Second- and third-grade classes also conducted a building waste audit to identify how much food and recyclables were thrown into the trash. Third-graders took what they learned and turned it into a week-long Slaybaugh Goes Green Sustainability Assembly that was presented to all kindergarten through third-grade students and staff.
The assembly featured a student-facilitated recycling skit and PowerPoint presentation, student-led stations that educated their peers in everything ‘green’ including: recycling; plastic and plastic pollution; negative effects of oil spills on oceans and marine life; air quality; aquaponics; sustainability; energy conservation; renewable and nonrenewable energy; and composting. This year, students plan to add a recycling infomercial to spark interest in next year’s Recycle Bowl competition.
“The Recycle Bowl competition has led to a change in both attitude and lifestyle that have become second nature for students and created everyday routines that are practiced throughout the year — not just during Recycle Bowl,” said Donna Efstatos, third-grade teacher at Slaybaugh Elementary.
“We are truly proud of that accomplishment. Being first in the state is an amazing honor and reinforces the consistency and teamwork that we have worked so hard to achieve,” said Jane Wilhelm, first-grade teacher and Recycle Bowl coordinator for Slaybaugh Complex. “Now when the students leave Slaybaugh and go on to the upper grades, recycling is already a part of their vocabulary and they are knowledgeable about recycling practices,” Wilhelm added.
“It’s always exciting to see students from across the country and from all age groups get excited about recycling at school, at home or on the go,” said Keep America Beautiful Youth and Education Program Manager Kathryn Joblon. “Schools that participate in Recycle Bowl competitions have been measured as recycling 10 percent more than schools that don’t participate,” she added.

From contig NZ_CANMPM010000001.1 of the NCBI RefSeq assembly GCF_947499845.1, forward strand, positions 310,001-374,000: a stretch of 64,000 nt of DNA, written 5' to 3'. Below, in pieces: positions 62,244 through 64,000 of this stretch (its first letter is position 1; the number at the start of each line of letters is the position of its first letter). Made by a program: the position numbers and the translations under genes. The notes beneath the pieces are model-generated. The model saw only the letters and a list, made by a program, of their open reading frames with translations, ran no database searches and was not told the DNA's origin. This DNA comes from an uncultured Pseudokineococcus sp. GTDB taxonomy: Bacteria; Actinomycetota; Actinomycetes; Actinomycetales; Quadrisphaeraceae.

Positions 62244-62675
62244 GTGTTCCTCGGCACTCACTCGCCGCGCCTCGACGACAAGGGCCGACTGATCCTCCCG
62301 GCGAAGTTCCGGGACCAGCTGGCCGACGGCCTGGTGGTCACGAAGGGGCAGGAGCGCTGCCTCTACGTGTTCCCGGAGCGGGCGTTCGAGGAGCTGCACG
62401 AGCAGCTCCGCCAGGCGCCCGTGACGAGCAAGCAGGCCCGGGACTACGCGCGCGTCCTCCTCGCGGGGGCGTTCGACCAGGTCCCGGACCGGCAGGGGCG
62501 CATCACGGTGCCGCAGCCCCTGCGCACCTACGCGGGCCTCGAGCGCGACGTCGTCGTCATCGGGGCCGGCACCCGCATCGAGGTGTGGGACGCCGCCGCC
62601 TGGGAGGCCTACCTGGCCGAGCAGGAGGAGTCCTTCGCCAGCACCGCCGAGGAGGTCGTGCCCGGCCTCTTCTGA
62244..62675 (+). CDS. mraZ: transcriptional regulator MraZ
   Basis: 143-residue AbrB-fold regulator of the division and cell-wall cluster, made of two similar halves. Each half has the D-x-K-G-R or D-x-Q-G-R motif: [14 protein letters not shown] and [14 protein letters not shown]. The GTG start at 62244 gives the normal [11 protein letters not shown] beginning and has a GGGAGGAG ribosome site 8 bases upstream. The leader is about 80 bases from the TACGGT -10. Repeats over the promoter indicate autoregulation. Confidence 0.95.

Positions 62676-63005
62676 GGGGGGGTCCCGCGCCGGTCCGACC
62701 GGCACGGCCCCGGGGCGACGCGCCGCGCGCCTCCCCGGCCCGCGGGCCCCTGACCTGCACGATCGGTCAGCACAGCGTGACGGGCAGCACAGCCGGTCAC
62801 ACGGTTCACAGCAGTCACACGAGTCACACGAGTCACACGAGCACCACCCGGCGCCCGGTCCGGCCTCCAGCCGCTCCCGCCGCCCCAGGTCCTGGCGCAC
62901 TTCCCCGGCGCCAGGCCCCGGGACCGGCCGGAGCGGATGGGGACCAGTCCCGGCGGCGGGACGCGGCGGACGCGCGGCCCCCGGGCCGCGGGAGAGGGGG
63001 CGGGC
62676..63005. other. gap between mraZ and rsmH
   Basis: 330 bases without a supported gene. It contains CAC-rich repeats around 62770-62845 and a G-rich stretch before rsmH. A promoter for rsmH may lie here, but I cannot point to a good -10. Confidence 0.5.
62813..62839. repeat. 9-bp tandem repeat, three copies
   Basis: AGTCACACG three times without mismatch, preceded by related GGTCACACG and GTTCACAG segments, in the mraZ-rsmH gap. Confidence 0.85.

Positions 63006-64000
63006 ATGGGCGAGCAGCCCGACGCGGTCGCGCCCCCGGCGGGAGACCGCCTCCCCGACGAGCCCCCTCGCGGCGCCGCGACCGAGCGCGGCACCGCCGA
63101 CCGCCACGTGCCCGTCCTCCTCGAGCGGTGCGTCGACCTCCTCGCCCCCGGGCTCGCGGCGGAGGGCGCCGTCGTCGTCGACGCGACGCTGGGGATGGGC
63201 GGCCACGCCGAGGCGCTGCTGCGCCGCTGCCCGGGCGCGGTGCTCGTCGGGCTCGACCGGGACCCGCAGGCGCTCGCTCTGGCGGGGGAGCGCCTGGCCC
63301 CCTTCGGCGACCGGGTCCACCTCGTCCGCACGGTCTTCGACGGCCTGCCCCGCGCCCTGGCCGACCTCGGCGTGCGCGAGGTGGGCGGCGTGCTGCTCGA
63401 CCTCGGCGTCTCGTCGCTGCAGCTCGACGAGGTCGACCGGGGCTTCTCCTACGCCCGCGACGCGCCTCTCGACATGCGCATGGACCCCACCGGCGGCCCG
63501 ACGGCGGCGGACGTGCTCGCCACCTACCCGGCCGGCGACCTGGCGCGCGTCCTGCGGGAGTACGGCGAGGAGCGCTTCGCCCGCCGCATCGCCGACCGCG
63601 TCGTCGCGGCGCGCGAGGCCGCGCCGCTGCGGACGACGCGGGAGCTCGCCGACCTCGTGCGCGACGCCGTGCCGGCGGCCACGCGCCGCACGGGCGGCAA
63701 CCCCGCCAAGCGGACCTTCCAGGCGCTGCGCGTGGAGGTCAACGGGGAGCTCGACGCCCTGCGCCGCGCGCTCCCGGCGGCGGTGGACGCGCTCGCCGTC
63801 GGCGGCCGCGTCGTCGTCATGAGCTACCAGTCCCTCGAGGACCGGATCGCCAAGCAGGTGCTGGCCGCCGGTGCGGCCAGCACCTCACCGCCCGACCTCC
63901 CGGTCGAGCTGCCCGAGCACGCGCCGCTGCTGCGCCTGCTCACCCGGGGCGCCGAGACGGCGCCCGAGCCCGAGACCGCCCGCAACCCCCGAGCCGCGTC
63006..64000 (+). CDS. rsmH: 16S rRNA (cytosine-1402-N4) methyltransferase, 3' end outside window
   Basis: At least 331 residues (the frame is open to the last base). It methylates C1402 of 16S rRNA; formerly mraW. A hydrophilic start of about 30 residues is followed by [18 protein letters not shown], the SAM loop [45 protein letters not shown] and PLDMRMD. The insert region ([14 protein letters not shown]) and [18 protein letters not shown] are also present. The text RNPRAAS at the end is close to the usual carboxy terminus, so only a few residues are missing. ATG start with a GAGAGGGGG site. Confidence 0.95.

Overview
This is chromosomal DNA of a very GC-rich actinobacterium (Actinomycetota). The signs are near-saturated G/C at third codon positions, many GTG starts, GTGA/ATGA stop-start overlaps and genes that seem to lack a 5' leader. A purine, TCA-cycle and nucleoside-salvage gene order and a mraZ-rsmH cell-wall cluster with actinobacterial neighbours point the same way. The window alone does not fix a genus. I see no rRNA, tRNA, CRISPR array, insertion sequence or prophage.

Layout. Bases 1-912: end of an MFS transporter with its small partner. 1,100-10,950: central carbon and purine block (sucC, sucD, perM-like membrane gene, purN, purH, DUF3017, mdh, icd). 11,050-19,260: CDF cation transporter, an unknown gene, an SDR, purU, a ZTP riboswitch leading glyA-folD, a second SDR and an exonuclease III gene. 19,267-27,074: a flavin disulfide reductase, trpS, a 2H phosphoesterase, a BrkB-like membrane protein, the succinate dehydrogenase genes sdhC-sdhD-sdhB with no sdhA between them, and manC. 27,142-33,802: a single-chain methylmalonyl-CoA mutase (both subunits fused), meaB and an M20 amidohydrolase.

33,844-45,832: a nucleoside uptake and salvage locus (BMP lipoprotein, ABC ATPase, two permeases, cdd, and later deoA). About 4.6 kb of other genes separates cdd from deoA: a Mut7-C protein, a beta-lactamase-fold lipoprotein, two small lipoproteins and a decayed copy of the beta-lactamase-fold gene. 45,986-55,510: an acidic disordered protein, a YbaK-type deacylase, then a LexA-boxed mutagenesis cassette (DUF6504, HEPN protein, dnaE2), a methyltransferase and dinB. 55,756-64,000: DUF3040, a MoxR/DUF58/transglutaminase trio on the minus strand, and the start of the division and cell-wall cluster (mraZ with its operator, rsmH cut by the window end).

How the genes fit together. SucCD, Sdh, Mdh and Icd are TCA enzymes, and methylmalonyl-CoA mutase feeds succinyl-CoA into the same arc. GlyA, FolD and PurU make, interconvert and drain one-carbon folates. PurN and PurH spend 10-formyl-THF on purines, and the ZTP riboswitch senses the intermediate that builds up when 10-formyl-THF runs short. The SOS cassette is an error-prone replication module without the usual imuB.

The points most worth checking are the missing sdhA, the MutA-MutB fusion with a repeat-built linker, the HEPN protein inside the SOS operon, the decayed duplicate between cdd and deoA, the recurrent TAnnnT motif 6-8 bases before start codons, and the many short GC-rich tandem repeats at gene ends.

The 2018 Recycle Bowl competition spanned four weeks during the fall, culminating on America Recycles Day on Nov. 15. It engaged 721 schools and more than 261,000 student participants, collecting over 1.3 million pounds of recyclables, which prevented the release of 1,842.68 metric tons of carbon dioxide equivalent. This reduction in greenhouse gases is equivalent to 4.5 million miles driven by an average passenger vehicle, and 643 tons of material recycled instead of landfilled, according to Joblon.
Slaybaugh has received over $5,000 in environmental/sustainability grants over the past two years alone, empowering students to be a part of the solution for a healthier school and community.
“The waste audits and Recycle Bowl competition provide Slaybaugh students with opportunities to learn and demonstrate that by recycling properly and reducing the amount of trash hauled to the landfill, they are helping the district save money and positively impacting the environment at the same time,” beamed Principal Kevin Fricke. “I’m very proud of the students and the staff.”